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SATURDAY, June 26 (HealthDay News) -- Taking vitamin C and E supplements will not lower the risk of the blood pressure disorder known as preeclampsia in pregnant women with type 1 diabetes, a new study finds.
Women with diabetes are at high risk for preeclampsia (a sudden increase in the mother's blood pressure after the 20th week of pregnancy), and prior research has suggested that because type 1 diabetes is associated with increased oxidative stress and lower levels of antioxidants in the body, taking antioxidant vitamins might help.
The British study included 762 pregnant women with type 1 diabetes. They were randomly assigned to take 1000 milligrams of vitamin C and 400 international units (IU) vitamin E (379 women) or placebo (383 women) daily from between eight and 22 weeks of gestation and delivery.
The rate of preeclampsia was 15 percent in the vitamins group and 19 percent in the placebo group. However, taking vitamins seemed to significantly lower the risk of preeclampsia in women with low antioxidant status at the start of the study and appeared to reduce the risk of having a low birthweight baby (6 percent vs. 10 percent). Also, fewer women in the vitamin C group had preterm babies.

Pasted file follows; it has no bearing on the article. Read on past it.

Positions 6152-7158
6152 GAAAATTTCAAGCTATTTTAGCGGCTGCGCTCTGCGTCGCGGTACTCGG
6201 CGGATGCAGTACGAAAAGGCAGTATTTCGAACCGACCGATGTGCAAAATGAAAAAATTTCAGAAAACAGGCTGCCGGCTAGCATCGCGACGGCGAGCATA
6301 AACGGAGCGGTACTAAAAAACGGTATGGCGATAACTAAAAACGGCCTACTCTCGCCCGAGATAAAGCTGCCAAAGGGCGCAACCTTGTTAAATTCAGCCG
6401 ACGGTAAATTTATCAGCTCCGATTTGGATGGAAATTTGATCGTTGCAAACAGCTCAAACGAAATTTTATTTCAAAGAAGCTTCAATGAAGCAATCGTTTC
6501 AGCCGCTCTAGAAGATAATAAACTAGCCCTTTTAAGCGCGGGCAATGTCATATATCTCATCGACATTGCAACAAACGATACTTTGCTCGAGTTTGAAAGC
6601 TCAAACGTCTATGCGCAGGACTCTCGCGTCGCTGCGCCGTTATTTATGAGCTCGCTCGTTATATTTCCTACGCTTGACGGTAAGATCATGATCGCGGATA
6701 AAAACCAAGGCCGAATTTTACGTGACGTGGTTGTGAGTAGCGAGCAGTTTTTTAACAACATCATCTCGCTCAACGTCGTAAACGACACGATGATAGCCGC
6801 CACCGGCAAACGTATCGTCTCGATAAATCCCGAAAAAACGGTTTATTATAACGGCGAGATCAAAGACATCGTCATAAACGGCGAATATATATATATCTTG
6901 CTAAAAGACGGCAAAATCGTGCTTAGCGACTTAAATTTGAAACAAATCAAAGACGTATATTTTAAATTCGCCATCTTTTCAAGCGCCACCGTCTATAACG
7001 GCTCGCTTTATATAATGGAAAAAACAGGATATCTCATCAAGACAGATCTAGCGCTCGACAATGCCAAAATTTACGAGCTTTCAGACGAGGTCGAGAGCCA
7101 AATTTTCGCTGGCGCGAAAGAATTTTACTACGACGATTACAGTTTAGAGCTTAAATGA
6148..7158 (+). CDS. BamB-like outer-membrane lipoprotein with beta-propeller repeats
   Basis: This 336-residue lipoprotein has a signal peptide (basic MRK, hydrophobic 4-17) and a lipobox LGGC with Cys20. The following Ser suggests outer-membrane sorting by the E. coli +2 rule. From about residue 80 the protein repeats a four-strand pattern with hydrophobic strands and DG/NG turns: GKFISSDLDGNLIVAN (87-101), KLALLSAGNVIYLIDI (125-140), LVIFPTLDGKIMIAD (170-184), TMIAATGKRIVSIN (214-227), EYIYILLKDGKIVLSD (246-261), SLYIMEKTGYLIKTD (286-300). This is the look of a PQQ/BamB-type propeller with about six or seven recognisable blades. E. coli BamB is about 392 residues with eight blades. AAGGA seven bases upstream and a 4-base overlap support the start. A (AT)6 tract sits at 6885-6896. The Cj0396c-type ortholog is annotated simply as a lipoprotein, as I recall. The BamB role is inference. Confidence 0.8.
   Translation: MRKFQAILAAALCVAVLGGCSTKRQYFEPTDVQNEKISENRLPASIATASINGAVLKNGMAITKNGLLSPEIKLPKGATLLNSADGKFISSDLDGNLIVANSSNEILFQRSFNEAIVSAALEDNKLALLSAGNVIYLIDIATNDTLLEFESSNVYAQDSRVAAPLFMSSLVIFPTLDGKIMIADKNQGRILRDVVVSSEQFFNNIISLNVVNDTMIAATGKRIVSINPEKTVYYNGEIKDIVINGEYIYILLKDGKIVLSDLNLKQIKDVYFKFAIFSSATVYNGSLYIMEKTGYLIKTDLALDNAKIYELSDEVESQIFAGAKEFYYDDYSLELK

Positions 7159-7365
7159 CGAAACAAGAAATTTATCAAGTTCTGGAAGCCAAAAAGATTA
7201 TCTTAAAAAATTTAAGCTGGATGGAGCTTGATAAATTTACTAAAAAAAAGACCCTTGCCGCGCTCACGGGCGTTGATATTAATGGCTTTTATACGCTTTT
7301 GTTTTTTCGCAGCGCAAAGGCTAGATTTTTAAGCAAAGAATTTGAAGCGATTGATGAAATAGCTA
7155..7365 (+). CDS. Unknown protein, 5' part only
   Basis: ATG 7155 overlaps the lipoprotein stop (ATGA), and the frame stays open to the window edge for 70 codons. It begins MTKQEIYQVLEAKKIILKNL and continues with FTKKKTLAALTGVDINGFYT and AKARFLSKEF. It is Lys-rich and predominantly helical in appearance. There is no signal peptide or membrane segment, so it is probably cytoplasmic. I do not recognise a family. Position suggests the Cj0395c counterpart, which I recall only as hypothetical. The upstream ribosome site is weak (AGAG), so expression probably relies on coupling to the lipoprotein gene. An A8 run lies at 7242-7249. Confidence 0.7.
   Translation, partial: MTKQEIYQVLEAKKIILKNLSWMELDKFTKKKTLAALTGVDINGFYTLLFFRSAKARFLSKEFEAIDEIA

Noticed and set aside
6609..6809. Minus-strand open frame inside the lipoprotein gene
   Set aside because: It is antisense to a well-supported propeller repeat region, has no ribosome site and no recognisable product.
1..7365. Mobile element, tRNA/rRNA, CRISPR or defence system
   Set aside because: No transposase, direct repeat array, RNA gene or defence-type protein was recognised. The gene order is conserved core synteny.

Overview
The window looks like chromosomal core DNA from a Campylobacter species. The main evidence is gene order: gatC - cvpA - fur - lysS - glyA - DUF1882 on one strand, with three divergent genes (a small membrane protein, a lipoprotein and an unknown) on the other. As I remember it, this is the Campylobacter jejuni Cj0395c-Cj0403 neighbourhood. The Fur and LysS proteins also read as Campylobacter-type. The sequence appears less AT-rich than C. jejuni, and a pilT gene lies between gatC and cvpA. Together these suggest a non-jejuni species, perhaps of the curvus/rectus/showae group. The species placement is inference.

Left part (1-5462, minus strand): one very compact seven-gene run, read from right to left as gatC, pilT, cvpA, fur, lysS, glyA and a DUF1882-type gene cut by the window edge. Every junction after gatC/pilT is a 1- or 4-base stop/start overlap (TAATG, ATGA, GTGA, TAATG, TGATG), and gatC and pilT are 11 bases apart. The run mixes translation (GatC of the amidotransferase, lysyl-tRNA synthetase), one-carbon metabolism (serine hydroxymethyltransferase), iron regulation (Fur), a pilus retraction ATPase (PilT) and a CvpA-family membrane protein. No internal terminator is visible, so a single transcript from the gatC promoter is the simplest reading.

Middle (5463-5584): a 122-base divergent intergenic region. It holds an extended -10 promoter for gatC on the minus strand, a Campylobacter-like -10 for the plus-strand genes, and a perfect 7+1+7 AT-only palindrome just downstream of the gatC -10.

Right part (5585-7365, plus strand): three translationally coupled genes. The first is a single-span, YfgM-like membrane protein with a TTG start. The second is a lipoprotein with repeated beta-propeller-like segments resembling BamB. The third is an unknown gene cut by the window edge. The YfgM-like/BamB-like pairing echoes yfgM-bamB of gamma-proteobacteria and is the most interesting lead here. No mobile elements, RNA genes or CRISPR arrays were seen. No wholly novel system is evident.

Researchers from Queen's University Belfast said the findings suggest that dietary "intervention rich in various antioxidants might have benefits that cannot be replicated by individual supplements. Alternatively, prescription of antioxidant vitamins at 8-22 weeks' gestation might be too late to affect the pathological process for most patients with diabetes."
"In principle, the notion that oxidative stress is implicated in pathogenesis of pre-eclampsia remains plausible, but the benefit of vitamin supplementation might be limited to women with vitamin depletion; however, this idea needs confirmation," they concluded.
However, in a commentary, Dr. Baha M. Sibai of the University of Cincinnati, noted that the study participants who took a placebo were more likely to have had a prior history of preeclampsia or chronic high blood pressure than women who took the vitamins. Because the researchers did not adjust for this and other factors "in women with low antioxidant status, the conclusions for this group might not be valid," he wrote.
Sibai also noted that because preeclampsia can have many causes, "any single intervention is unlikely to be effective in prevention."
The study appears online in The Lancet and is also slated for presentation Saturday at the American Diabetes Association meeting in Orlando.
The U.S. National Institute of Child Health and Human Development has more about preeclampsia.